Berry Mountain Hike and Hypothermia

DOC LogoWell, we finally had our Berry Mountain hike after canceling once, having no place to park and another winter storm threatening another cancellation.  A few days prior to the hike I checked out the trailhead parking which was under 3 feet of snow.  There were two men there plowing the road, so I batted my big brown eyes explaining my dilemma.  They were wonderful and plowed the parking lot for us.  That just left the threatening weather forecast to deal with.  I said a little prayer and the storm never came.  So the hike was a go!

We had a total of 10 hikers to start, but one missed us at the trailhead, ran, and caught up with us at the top in time to see the beautiful view and take in the surprise that was mentioned on Meet Up.

Once on the mountaintop we took a few moments to discuss hypothermia, a body temperature below 95 degrees F.  The most important thing to know about hypothermia is how to prevent it in the first place.


  1. Adequate Protection from Exposure
    • Extra dry clothes, fleece hat, gloves, waterproof shell
    • Layer with synthetic or wool garments (cotton kills)
    • Short breaks in sheltered areas
    • Proper layering in route – know when to adjust your clothing (zip up/down, adding     or removing clothing)
    • Avoid sweating, use steady, reasonable pace to stay dry
  2. Proper Hydration and Nutrition
    • Eat high energy foods and drink plenty of water

Hypothermia can happen in any type weather, even in the summer.  That is why it is important to recognize the symptoms.


  1. Mild to Moderate Hypothermia
    • Shivering
    • Stumbling, fumbling, slurred speech
    • Changes in personality
    • Body temperature below normal, but usually between 86 – 95 degrees F
  2. Severe Hypothermia
    • Body temperature less than 86 degrees F
    • No longer shivering
    • Incoherence, confusion, apathy
    • Unconsciousness may occur
    • Irrational behavior – undressing, trying to locate a tight place to hide
    • Weak slow pulse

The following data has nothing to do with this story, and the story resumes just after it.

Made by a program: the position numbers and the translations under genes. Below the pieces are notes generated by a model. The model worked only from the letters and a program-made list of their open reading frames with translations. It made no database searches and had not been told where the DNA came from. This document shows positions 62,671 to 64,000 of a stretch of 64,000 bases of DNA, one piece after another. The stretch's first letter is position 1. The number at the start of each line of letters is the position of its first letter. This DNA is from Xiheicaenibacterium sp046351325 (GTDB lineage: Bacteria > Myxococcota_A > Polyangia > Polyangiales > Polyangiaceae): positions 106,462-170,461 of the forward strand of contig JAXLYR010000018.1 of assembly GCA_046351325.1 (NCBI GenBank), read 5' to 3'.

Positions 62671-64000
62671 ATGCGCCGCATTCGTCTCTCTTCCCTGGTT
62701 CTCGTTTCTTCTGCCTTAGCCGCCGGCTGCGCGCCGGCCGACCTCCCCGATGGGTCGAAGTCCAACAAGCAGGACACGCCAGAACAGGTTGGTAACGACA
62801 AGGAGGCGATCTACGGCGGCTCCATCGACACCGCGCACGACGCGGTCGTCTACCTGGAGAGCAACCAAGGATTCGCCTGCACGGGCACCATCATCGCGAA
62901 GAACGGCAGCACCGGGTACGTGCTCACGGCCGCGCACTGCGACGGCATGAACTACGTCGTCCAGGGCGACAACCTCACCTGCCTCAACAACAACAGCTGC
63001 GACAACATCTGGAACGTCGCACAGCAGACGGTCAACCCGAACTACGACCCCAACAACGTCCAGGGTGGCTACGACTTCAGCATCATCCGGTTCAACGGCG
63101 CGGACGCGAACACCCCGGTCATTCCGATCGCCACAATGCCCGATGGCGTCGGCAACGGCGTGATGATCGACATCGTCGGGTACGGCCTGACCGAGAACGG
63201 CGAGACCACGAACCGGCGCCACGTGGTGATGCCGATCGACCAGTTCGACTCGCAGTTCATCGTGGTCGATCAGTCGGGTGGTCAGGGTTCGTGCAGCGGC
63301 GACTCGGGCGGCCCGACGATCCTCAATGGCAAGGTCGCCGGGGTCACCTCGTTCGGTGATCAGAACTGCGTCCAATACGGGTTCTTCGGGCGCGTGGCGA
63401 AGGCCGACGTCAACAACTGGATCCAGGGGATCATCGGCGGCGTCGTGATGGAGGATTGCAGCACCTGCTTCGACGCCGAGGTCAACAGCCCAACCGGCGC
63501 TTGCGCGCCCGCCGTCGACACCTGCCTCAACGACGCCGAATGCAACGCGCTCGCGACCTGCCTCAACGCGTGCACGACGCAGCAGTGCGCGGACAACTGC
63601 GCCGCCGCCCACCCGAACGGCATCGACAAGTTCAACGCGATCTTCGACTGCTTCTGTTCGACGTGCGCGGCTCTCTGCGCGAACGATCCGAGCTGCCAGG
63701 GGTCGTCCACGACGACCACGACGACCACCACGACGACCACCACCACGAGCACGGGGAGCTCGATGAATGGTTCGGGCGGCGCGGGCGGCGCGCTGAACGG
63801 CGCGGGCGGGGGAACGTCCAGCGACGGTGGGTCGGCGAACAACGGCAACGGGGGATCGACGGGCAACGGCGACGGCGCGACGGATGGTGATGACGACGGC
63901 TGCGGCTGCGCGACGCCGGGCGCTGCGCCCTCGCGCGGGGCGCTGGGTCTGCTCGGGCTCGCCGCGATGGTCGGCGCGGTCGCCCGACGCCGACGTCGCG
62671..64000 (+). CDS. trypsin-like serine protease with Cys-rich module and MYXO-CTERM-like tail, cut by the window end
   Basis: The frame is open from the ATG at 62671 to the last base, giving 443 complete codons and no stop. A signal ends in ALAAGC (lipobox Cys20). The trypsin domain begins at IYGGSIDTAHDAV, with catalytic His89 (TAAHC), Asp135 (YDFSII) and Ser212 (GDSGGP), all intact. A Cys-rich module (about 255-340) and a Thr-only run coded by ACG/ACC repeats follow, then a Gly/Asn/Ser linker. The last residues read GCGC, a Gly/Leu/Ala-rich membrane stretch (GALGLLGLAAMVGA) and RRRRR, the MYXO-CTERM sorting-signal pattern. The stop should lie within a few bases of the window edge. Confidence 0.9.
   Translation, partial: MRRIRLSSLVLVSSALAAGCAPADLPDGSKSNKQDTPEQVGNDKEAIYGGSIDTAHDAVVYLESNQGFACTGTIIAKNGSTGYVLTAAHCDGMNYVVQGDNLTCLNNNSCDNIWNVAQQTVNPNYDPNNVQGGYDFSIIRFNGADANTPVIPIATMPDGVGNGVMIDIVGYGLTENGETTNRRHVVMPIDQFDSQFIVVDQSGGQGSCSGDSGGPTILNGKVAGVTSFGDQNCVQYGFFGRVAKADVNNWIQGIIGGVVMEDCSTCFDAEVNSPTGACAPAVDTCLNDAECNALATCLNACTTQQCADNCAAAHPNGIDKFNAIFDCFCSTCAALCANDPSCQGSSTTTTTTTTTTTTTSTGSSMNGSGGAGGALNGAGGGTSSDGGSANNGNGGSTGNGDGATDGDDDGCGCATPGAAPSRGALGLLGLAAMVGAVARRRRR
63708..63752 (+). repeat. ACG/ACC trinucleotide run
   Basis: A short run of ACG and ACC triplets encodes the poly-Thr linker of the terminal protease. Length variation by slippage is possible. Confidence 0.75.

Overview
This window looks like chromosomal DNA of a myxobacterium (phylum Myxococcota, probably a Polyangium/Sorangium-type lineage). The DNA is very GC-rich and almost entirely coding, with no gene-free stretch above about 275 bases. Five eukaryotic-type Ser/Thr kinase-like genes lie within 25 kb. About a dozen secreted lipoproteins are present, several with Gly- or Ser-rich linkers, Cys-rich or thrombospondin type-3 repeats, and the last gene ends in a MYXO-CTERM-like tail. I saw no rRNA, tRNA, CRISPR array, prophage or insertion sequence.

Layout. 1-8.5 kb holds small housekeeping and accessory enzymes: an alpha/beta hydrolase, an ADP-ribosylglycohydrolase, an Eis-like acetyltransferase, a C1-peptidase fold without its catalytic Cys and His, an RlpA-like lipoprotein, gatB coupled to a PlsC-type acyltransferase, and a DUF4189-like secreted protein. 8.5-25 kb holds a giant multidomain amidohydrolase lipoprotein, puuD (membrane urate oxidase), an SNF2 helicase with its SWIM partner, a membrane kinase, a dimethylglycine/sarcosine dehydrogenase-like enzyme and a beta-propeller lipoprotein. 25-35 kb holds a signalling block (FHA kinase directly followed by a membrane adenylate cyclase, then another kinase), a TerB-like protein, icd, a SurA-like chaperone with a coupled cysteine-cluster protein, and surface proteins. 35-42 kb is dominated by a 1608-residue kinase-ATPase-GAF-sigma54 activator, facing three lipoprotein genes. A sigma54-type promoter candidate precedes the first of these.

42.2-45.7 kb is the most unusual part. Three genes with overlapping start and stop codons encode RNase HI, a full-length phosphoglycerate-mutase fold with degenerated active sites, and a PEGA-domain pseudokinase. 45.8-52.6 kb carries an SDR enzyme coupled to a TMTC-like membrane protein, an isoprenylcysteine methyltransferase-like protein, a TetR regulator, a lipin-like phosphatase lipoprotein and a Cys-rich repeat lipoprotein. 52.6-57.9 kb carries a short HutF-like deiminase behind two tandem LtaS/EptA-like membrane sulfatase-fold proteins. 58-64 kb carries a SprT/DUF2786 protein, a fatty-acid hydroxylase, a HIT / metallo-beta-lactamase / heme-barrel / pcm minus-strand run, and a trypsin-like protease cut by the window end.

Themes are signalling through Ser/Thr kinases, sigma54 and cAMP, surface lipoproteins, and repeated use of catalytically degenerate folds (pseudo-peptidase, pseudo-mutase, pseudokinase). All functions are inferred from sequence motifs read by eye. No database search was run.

• Blue tint to skin
    • Dilated pupils

Once you are able to recognize the symptoms of hypothermia it is important to act quickly with proper treatment. If caught early enough the victim may be able to continue on there own.


  • Mild to Moderate Hypothermia
    1. Get out of areas of exposure
    2. Replace wet base layers with dry ones
    3. Add additional layers, including insulation areas
    4. If victim is alert enough to hold a cup, give warm liquids. Sugary drinks are best. No alcohol, eat high energy snacks
    5. Moderate exercise if able
    6. Light a fire or stove for heat if feasible
    7. Monitor victim if conditions worsen or do not improve. Do not leave the victim alone.
    8. Place victim in sleeping bag well insulated from the ground with a space blanket or tarp around outside.
  • Severe Hypothermia
    1. Follow above steps for Mild to Moderate Hypothermia
    2. Body to body contact – skin to skin in a sleeping bag if necessary
    3. Call 911 for rescue if able or send a group member with coordinates for rescue. If self-rescue by the group is an option do so slowly and smoothly to avoid jarring victim which may result in ventricular fibrillation.
    4. Do not give up on the victim, even if there is no pulse. Scientific techniques are resulting in hypothermic victims literally returning from the dead with warming techniques used in hospitals.

Hopefully this information will help you when planning outdoor activities.

We learned about hypothermia on Berry Mountain, but fortunately none of us became hypothermic.

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